This article was published under the 2015-2020 European Committee of the Regions mandate.
The digital economy is playing an increasingly important role in the global economy. The taxation of profits or added value is still largely rooted in tax systems that are not designed for or applicable to the digital economy (e.g. tax is levied in the country where a company’s registered office is located, and not in the country in which it carries out its economic activities).
There are concerns that the digital economy will lead not only to a sharp fall in tax revenues, but also to a disparity in terms of the taxation of activities in the digital economy and the taxation of other economic activities. Some countries have already taken initiatives to tax digital business activities and more countries will follow suit in the future.
In order to prevent this creating a complex mishmash of different taxation models across Europe, the harmonization initiative would appear to be very useful. The challenge ahead is to seize all these digital opportunities to ensure Europe’s competitiveness, while ensuring fair taxation. Currently, companies with digital business models pay less than half the tax rate of businesses with traditional business models, with an effective average tax rate of 9.5% compared to 23.2%. This happens partly due to built-in incentives by governments for digital companies in order to support the growth of this future-oriented sector, partly due to the tax system which is based on the internationally agreed principle that profits should be taxed at the place of value creation. The tax rules are largely based on physical presence and were not designed to cope with business models driven primarily by intangible assets, data and knowledge.
Many countries believe that a new tax framework is needed to cover digital business models. As the solution must ultimately be a global one, the European Commission is working closely with the OECD to support the development of an international solution. However, progress at international level is slow because of the complexity of the problem. Consequently, in parallel to international discussions, the Commission is proposing solutions at EU level in order to give further impetus to international discussions.
Mr. Vanraes, CoR Rapporteur on the Taxation of the Digital Economy, hails the adoption of two reports on the taxation of the digital economy in the P ECON committee. “The status quo in which some multinational digital companies do not pay their fair share of taxes will end if the two proposals of the European Commission on the taxation of the digital economy are adopted. I prefer a solution at the global level, but as the OECD progresses too slowly Europe needs to advance. So I urgently call on Member States to come up with a clear and straightforward solution”.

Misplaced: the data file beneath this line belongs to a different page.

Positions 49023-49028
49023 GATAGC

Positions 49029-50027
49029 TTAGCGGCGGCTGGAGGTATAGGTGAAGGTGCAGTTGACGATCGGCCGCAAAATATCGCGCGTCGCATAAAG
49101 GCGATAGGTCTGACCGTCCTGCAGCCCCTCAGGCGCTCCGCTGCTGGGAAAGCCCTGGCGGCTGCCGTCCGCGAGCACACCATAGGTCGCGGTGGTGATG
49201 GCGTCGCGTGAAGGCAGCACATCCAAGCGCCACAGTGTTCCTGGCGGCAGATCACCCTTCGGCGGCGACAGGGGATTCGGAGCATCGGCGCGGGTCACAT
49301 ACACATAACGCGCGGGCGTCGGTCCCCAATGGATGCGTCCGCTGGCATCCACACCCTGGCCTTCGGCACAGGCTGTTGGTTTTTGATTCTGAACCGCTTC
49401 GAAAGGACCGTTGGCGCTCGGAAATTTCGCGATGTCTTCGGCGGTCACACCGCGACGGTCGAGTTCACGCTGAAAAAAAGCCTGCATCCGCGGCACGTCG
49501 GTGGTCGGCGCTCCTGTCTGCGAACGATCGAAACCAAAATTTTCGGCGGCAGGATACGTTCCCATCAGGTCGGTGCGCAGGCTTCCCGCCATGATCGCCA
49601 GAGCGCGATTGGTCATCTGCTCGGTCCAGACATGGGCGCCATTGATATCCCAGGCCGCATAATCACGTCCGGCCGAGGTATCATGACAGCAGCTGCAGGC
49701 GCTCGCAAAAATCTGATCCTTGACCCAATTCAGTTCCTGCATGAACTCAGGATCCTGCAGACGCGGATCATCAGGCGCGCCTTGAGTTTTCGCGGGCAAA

Discussion at the ECON Commission of the European Committee of the Regions, adopted in Commission.
Our member Jean-Luc Vanraes: The ultimate solution for taxation of the Digital Economy will be a global solution. We need to make sure however that EU member states don’t each come up with their own solution & at the same time provide the EU as a whole with a unified starting point in international discussions. Vanraes also warned about the lack of definitions:” we can’t tax a digital company without knowing what a digital company actually is. Likewise, we need to make sure
First presentation of report to the ECON Commission of the European Committee of the Regions.
Appointment of rapporteur
A new tax framework is needed to cover #digital business models. Jean-Luc Vanraes calls for fair taxation of digital services and companies at #CoRPlenary @EU_CoR: https://t.co/MUPM6o1ZGn. #DigitalEconomy pic.twitter.com/0EDtoLIla9
— ALDE-CoR (@ALDE_CoR) 6 December 2018
The challenge is to seize all #digital opportunities to ensure Europe’s competitiveness, while ensuring fair taxation says Jean-Luc Vanraes at #CoRPlenary @EU_CoR: https://t.co/MUPM6o1ZGn. pic.twitter.com/HIiyx3Z9N9
— ALDE-CoR (@ALDE_CoR) 6 December 2018